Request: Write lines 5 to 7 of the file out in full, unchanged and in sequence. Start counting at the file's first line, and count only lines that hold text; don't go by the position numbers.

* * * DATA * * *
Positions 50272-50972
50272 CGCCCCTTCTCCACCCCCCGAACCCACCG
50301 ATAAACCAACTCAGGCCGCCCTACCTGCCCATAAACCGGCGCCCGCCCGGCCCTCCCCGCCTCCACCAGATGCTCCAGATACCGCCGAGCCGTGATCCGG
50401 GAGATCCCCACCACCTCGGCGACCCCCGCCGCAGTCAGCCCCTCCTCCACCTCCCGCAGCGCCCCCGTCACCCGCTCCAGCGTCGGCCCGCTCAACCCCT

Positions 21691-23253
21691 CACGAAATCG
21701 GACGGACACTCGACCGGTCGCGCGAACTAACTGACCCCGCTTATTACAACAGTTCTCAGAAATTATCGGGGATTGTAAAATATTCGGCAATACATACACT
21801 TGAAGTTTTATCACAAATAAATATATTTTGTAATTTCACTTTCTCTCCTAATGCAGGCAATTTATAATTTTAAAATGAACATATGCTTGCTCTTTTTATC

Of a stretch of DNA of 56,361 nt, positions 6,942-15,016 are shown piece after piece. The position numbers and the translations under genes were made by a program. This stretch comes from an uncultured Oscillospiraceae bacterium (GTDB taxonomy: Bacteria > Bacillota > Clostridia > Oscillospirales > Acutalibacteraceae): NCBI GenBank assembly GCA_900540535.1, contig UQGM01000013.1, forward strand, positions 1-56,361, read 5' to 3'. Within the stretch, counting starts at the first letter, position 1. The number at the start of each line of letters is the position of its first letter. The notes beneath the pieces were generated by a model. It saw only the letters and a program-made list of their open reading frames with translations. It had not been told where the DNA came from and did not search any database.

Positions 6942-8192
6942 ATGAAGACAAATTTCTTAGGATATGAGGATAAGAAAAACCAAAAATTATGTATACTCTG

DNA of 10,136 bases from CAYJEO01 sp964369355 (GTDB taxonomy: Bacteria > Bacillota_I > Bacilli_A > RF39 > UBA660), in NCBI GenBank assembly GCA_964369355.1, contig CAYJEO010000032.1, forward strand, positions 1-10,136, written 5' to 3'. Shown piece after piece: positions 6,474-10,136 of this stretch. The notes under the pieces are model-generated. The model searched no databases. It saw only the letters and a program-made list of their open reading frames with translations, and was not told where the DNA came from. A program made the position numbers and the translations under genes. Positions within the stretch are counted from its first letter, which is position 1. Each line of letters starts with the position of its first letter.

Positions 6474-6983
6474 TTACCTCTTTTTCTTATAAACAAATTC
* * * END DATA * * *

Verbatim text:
Positions 21691-23253
21691 CACGAAATCG
21701 GACGGACACTCGACCGGTCGCGCGAACTAACTGACCCCGCTTATTACAACAGTTCTCAGAAATTATCGGGGATTGTAAAATATTCGGCAATACATACACT